Adjustable signal voltage control with 2.5v center

Discussion in 'The Projects Forum' started by wstuck, Nov 28, 2011.

  1. wstuck

    Thread Starter Member

    Jun 16, 2009
    14
    0
    Adjustable signal voltage control with 2.5v center

    I need help finding a kit or parts to solve what I thought would be a simple problem.

    I have a motor controller that has the ability to have analog input devices like a potentiometer or an analog joystick. The input signals are 0v-5v DC with a 2.5v center point. When the analog device is calibrated correctly it is easy to achieve the 0v-5v DC.

    But what if you want to add gain to the input signal and maintain the 2.5v center or add loss to the input signal and maintain the 2.5v center. Or what if you replace the analog device with a hall effect sensor that has voltages that are not quite 0v-5v DC? Another example is to have limitation adjustability so the center is always 2.5v but the min and max can be changed to something like 1.5v-3.5v with the same 2.5v center

    Thanks for any help or suggestions.
     
  2. wstuck

    Thread Starter Member

    Jun 16, 2009
    14
    0
    I have attached a circuit that I built to do the following but I would like some help making it better.

    Steering signal has the ability to minimize the signal voltage and maintain the 2.5V center.
    Steering Example:
    If input is 4v I can limit it to 3v by turning the pot and still maintain the 2.5v at center.
    If input is .5v I can limit it to 2v by turning the pot and still maintain the 2.5v at center.

    Throttle Example:
    If I turn the switch from zener diode to zener diode I can clip the max input signal but still maintain the 2.5v at center.

    Making a better Circuit:
    Steering – I would like to be able to add gain to a week signal if needed on the steering input and add loss to a strong signal. I do not have any problem adding a switch if needed to change from loss or gain.

    Throttle – I would like to have a more variable zener diode replacement to make the voltage clipping point more adjustable.

    See attached image and Circuit Maker File.

    Thanks for any help.
     
  3. wstuck

    Thread Starter Member

    Jun 16, 2009
    14
    0
    See attached Circuit Maker File.
     
  4. SgtWookie

    Expert

    Jul 17, 2007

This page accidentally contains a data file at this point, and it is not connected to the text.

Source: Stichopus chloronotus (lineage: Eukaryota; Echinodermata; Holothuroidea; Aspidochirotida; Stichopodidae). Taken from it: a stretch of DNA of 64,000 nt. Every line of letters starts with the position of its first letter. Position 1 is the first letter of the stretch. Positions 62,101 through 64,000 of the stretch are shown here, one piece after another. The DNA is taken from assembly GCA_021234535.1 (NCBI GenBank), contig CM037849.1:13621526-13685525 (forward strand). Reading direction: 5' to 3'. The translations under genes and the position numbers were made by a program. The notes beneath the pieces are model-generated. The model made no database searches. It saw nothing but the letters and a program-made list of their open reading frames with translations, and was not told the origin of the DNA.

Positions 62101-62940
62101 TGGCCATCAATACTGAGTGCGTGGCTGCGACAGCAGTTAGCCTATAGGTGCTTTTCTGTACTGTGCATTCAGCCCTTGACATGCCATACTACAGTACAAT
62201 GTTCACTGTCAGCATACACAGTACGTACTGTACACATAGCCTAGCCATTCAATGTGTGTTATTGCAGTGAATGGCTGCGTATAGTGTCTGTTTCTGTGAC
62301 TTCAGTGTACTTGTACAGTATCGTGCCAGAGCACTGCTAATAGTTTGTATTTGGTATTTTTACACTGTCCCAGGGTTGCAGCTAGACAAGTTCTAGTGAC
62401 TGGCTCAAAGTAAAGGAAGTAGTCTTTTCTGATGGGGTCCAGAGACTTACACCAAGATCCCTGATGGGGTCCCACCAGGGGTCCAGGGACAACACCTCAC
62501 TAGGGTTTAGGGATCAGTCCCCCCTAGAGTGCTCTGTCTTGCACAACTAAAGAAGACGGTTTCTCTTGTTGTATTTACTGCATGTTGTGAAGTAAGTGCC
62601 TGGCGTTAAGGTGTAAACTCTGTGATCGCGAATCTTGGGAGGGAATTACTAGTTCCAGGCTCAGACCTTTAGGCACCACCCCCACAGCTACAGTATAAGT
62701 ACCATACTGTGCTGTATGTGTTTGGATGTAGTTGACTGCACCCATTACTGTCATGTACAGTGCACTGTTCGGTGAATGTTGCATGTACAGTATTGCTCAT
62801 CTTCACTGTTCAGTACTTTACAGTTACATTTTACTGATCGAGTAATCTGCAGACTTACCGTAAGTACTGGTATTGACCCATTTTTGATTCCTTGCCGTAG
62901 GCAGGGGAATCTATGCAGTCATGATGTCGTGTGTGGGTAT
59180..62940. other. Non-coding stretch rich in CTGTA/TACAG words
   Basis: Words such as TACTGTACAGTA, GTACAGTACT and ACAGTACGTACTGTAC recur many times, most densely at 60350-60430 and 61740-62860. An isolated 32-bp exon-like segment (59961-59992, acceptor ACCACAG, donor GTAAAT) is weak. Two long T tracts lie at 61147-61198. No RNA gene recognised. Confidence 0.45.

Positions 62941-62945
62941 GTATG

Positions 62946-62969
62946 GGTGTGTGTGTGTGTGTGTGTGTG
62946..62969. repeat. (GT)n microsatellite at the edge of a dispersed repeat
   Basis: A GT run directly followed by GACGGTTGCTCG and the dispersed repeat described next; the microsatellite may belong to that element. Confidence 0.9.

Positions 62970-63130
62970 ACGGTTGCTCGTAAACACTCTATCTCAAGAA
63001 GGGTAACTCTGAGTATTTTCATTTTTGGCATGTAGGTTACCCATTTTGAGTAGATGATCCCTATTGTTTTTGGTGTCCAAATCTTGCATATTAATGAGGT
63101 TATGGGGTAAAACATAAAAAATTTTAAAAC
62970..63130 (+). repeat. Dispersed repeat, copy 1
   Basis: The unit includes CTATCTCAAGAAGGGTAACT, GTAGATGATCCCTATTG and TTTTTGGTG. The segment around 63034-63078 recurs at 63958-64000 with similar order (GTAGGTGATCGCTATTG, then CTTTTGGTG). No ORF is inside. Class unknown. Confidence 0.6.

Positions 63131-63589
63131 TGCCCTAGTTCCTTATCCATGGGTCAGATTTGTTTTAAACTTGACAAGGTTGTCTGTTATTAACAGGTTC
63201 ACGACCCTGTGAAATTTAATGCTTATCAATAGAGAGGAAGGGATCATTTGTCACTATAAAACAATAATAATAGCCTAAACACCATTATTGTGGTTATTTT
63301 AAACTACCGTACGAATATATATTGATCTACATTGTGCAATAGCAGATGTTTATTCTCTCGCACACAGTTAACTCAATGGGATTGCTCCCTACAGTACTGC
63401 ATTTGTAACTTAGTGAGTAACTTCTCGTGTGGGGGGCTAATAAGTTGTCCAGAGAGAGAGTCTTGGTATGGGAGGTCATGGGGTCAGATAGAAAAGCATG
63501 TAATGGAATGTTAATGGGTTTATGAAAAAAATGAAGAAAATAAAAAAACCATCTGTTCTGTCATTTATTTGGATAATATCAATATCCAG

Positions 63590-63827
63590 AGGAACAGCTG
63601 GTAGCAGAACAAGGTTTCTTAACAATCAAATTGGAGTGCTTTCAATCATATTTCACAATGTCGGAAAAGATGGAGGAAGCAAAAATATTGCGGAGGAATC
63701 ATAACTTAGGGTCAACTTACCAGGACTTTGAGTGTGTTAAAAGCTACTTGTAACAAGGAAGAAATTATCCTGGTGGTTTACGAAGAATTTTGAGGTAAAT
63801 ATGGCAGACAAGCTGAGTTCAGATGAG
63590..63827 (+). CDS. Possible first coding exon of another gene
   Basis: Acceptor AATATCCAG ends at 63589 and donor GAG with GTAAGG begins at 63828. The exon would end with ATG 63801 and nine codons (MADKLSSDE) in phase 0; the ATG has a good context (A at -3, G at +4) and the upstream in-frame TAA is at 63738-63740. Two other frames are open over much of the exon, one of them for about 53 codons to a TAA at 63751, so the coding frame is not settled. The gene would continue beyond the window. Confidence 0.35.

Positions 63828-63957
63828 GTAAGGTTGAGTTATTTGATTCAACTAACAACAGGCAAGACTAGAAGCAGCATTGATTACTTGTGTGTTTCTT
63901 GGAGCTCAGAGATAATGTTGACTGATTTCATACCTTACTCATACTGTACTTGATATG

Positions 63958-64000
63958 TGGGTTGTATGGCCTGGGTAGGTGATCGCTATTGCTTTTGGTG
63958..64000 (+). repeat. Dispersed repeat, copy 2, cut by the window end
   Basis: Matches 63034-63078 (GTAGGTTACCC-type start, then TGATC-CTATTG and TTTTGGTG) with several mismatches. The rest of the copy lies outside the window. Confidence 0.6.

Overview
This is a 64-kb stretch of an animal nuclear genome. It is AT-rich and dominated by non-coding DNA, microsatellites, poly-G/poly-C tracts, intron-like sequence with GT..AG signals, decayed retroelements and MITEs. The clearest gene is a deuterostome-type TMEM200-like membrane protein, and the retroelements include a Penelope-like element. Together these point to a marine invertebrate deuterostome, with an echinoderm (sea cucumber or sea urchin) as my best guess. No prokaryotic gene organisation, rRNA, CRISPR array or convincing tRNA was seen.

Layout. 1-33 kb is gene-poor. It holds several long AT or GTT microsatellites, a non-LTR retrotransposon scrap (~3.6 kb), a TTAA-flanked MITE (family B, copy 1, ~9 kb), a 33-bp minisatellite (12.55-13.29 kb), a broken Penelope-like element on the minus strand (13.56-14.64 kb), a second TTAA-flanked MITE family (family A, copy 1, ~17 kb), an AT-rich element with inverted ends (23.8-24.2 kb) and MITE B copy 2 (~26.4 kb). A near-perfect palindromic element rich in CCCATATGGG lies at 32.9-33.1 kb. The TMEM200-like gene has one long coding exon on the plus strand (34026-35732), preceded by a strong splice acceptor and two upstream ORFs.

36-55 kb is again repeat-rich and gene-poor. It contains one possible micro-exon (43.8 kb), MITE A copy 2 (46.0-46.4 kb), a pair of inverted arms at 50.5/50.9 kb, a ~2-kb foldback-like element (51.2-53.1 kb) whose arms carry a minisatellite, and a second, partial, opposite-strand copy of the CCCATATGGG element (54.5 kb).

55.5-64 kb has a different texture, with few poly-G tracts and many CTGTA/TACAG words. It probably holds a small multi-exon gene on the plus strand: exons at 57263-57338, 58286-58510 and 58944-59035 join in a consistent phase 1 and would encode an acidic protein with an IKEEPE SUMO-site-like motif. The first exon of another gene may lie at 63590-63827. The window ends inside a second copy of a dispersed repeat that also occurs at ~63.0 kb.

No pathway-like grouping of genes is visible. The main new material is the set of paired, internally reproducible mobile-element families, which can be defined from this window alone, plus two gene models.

22,182
    1,728
    I've extracted your schematic image from the Word document.

    It is best if you post attachments in .png format; as no other software to view it is required, the images are compact, and not "lossy" like .jpg is.

    The idea of clamping the output of an opamp is not the best. When the Zener starts to conduct, the opamp will still try to maintain the output voltage, and will output maximum current in its' effort to get the output voltage where it "thinks" it needs to be.

    You have the speed and steering joysticks connected so that they will interact with each other (undesirable) and the "2.5v ref" is high impedance, so it will vary all over the place.

    You are using 1458 opamps. Those are basically a dual 741 opamp. You should get rid of those before AudioGuru goes on a murder spree.

    Are the "ends" of your input potentiometers accessible? If so, it would be better to feed the ends of their pots from your circuit so that you could set an initial balance, and thereafter it will be maintained.

    You should review our E-book section about operational amplifiers:
    http://www.allaboutcircuits.com/vol_3/chpt_8/index.html
     
  5. wstuck

    Thread Starter Member

    Jun 16, 2009
    14
    0
    Thank you for taking the time to review the circuit and for your advice. I will check out the reference material that you suggested.
     
  6. SgtWookie

    Expert

    Jul 17, 2007
    22,182
    1,728
    It will help you quite a bit if you understand how opamps work, and how to apply divided and negative feedback (along with summer circuits, etc) to get the desired gain.

    When used without feedback, opamps have extremely high gain. You almost never want to use an opamp without feedback.

    If the output is connected to the inverting (-) input without a divider, you have a voltage follower. Both of the opamps in your circuit were connected as voltage followers. Yes, you had 10k resistors in the feedback path, but there was no other resistor to a reference point to create a voltage divider, and the inputs to voltage opamps are very high impedance - so you essentially wired the outputs directly to the (-) inputs. This is OK if you wanted to create a voltage follower/buffer, but that was not your intent.

    Once you start "getting the hang" of divided feedback, try experimenting with the circuits presented in the E-book.

    Instead of the 1458, consider using the LM124 or LM324 if you are using Circuitmaker Student, or an LM6132 if you are using Circuitmaker 2000.

    Also, you'll find your schematics easier to look at if you hit F5 (Schematic options) and un-check the "Show Pin Dots" box (or hit the "i" key to toggle check/unchecked).
     
  7. wstuck

    Thread Starter Member

    Jun 16, 2009
    14
    0
    Op Amp update:
    The op amp on the drawing is an MC1458 but the one I used in the real circuit is an ALD2702A 5V rail-to-rail.
     
  8. SgtWookie

    Expert

    Jul 17, 2007
    22,182
    1,728
    Which Circuitmaker are you using? Student? 2000? A different version?

    I already gave you a couple of suggestions in my prior post:
     
Loading...